When Granny died, and after we had all cried, we trooped to the attic seeking the treasure chest. It was a simple and plain pine box, but special because Pappy had made it for her.
“My hope chest” she’d called it. She used to open it, if we’d been ‘specially good, and let us peek inside.
We’d try on her gauzy dresses. “From the olden days,” she’d croon. “Your Pappy and Granny could surely cut a rug back then.”
She’d let us hold Pappy’s gold pocket watch. “Gave him that the day we jumped the broom, I did.”
She allus called us her “packa younguns”.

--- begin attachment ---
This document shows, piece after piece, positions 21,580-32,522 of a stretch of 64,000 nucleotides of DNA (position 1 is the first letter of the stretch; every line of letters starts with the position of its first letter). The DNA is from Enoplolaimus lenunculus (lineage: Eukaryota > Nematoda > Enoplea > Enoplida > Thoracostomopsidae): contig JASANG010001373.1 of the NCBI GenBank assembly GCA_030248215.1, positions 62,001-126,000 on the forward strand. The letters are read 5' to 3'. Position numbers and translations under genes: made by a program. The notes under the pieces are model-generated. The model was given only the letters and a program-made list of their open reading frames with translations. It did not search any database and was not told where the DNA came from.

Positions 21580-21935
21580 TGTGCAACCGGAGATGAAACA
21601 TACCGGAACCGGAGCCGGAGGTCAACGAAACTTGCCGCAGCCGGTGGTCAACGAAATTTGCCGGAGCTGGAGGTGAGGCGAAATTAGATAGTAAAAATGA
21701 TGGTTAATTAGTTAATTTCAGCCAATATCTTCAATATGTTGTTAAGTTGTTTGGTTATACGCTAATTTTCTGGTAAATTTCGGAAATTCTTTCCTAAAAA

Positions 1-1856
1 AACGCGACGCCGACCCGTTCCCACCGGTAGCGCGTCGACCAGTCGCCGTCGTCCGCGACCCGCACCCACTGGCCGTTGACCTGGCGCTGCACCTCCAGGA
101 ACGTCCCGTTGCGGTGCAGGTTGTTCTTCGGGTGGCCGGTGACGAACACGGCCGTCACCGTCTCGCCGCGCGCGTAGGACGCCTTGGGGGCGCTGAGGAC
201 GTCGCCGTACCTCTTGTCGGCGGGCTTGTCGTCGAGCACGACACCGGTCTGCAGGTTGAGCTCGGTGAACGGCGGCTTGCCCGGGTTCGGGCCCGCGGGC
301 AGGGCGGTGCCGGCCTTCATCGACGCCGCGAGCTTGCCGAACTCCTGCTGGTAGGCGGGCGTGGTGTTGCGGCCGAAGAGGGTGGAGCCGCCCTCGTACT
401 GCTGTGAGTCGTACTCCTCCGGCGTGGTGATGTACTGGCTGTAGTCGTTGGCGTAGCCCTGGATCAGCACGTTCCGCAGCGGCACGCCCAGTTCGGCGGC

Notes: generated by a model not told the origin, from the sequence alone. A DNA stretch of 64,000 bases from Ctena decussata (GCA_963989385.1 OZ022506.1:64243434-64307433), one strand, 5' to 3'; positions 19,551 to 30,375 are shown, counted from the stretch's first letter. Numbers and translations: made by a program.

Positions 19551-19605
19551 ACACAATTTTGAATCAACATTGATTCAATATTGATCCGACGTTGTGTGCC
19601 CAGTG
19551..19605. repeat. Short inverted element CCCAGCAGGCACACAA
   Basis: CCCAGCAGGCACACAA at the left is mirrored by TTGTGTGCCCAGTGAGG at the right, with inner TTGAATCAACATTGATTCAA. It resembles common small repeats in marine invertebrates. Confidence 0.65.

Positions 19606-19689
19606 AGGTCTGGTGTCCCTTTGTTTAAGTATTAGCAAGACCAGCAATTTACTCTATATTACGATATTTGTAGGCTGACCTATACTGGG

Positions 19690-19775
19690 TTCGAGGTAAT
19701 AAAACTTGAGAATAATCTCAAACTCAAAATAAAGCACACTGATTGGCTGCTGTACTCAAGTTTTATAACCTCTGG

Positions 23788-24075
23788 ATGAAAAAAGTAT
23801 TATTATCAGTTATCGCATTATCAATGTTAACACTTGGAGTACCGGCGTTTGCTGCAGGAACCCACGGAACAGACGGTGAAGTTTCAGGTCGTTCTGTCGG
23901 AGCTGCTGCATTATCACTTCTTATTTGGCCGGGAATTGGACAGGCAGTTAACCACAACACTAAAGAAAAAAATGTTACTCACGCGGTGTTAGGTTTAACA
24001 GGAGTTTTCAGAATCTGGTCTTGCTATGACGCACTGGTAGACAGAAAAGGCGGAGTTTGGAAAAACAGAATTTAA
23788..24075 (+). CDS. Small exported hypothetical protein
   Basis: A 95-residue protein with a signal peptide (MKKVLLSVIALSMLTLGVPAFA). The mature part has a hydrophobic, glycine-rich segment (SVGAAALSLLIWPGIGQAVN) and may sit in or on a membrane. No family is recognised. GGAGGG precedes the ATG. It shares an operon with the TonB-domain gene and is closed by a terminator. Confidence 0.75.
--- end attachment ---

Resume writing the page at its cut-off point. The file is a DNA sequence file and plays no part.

“Remember to love each other, take care of each other. You need to band together. You are stronger together than you are by yourselves. That’s how Pappy and I were. I swan, when I lost him I lost some of my stren’th.”
Then, she’d close up the treasures again with a sigh and we’d go down to the kitchen for cookies and milk.
And now Granny’s gone on to dance again with Pappy. She left us with a smile on her face, and her hair? I’d a-sworn she was wearin’ a halo the way her hair glowed.
The old house had been left to the pack. We left the hope chest there in the attic. It was nice to know we could still find Granny and Pappy whenever we wanted.